Jason Tutt was 18 years of age and still at Erindale College when he was drafted to the Western Bulldogs at pick 31 in the 2009 AFL National Draft.
Two years later he made a spectacular entry in his AFL debut against Port Adelaide kicking three goals in his first three touches. It set the template for the rest of the day, ending up with a Brownlow vote as one of the game’s leading players.
To describe it as a surreal experience is a significant understatement: “It was one of those games where everything flowed,” remembers Jason. “I hadn’t registered what I had done at the time.”
Jason went on to play 26 games for the Western Bulldogs before playing 14 for Carlton.
For seven years he was effectively in the AFL bubble, training as an elite athlete then playing.
Now 11 years after he was first drafted into the AFL from school, Jason is returning home to take on a player/senior assistant coaching role at his former Canberra club, Ainslie.
It’s a club in which his family has a rich history. His father, Robert, brother, Ryan, and uncle, Alan, all played a significant role at the club over the years.
Jason played first grade for Ainslie at the age of 15 against the Sydney Swans reserves at the SCG.
His last game for the tri-colours was in the 2009 Grand Final in which Belconnen beat Ainslie by a goal.
His return to Ainslie was forecast last season. He was going to play a few games for Ainslie, but COVID-19 halted those plans.
Now, as he prepares to move from Melbourne to Canberra to take on this new role, it’s a chance to provide perspective on the past 11 years and the reasoning behind the return home.
“I’ve essentially had two parts to my life in the past 11 years. There was AFL for 11 years, then university, a new career, engagement to partner Jess and a baby girl,” says Jason.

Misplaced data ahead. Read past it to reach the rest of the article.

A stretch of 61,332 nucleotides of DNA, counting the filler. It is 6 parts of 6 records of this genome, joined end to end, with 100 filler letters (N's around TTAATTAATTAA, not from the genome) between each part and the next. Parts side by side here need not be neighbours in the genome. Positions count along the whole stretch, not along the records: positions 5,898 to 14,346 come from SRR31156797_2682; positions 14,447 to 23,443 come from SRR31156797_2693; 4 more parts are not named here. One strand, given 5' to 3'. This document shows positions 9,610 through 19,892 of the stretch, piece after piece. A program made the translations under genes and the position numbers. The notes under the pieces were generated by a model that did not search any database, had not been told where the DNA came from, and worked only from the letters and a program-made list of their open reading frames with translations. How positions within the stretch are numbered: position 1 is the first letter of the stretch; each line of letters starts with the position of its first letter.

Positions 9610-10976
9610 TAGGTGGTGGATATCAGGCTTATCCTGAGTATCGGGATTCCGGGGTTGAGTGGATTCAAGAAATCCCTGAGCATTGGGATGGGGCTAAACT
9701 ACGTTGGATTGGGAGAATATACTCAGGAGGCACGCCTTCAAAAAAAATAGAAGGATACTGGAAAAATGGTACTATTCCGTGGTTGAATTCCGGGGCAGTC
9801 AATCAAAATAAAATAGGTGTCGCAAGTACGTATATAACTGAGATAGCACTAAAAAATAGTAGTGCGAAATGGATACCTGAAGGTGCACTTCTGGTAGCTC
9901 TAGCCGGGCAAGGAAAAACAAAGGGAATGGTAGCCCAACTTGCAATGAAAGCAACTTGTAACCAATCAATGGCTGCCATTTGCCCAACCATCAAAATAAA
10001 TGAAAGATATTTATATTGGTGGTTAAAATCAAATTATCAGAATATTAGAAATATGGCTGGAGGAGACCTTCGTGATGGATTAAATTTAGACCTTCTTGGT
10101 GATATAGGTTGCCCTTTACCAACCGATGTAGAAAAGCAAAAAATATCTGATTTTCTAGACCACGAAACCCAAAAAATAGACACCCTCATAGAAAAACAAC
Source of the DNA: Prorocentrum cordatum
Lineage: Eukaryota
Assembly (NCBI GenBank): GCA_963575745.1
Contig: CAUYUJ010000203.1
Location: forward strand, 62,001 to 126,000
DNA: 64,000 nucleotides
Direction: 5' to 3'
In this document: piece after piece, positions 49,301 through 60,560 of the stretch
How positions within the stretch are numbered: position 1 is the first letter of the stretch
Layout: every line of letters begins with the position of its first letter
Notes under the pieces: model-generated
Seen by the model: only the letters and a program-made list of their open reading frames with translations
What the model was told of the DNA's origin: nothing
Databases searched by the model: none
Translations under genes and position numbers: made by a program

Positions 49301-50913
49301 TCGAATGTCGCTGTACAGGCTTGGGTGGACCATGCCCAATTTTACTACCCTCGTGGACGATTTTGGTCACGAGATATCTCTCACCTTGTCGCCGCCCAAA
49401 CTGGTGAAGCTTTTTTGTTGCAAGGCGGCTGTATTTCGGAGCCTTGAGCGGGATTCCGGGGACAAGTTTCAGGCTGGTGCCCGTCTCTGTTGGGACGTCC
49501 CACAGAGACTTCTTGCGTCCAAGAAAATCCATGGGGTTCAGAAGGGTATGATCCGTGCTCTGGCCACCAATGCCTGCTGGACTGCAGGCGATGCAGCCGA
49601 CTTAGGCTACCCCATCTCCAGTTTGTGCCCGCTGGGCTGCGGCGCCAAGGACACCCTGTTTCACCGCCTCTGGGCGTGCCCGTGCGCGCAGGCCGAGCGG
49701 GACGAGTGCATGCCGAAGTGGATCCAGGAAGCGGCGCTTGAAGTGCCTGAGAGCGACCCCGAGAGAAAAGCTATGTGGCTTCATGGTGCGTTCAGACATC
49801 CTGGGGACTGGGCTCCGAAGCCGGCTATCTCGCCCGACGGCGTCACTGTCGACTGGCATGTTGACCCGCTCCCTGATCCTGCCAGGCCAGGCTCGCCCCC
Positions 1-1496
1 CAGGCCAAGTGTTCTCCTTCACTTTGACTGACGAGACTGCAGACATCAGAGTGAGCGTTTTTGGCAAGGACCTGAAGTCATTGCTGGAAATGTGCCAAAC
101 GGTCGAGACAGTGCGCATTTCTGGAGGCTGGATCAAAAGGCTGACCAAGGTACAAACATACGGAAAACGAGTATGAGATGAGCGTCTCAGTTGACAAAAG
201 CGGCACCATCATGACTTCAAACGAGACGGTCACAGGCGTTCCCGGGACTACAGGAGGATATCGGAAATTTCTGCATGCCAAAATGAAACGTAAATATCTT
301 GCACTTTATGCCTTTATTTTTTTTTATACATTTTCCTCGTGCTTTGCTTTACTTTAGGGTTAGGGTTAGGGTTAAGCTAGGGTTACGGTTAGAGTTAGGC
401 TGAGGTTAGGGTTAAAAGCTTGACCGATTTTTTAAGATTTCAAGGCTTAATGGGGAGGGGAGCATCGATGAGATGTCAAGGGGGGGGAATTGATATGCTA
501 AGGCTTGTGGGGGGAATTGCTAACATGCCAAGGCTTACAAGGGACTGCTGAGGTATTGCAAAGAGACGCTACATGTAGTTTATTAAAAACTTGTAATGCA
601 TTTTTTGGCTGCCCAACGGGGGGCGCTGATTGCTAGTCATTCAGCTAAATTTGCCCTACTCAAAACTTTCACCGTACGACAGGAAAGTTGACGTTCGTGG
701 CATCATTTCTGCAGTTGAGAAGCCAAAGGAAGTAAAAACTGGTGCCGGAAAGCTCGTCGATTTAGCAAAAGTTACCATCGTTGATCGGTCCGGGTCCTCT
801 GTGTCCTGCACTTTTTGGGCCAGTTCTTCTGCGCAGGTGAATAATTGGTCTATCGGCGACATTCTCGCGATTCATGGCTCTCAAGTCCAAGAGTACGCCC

There’s a fair bit to unpack there, so we will start with his life post the AFL.
Jason studied a Bachelor of Applied Science-Physical Education (Secondary), working with elite athlete development.
He worked for the Professional Footballers Association, Australia’s professional soccer players’ union, focusing on player development and welfare with a range of clubs for two years, including Melbourne Victory.
It dovetails perfectly into his position at Ainslie. He will be a key player and a senior coaching assistant under the leadership of head coach, former Carlton player, Jordan Doering. Additionally, he will undertake responsibilities for player welfare and development.
“I’m really looking forward to working with Jordan,” Jason says. “We have the same philosophy. My role will be to help develop young players.”
Jason says he has learnt plenty in the past 11 years on and off the field under coaching luminaries like Rodney Eade and Mick Malthouse. He says he is looking to impart that experience to the younger players.
There is also an addition to the family in the past year, with baby daughter Frankie. This adds to the attraction of returning home to be among a strong support network. And three months spent in Canberra during the Melbourne lockdown solidified the desire to come home.
From a sporting point of view, it’s not just about football. There’s also Jason’s passion for baseball. He’s been playing for Sunshine in Victoria and is keen to play for the Ainslie Bears in the ACT baseball league.
In fact, he’s ready to make an impact on many aspects of the Canberra community. Welcome home, Jason!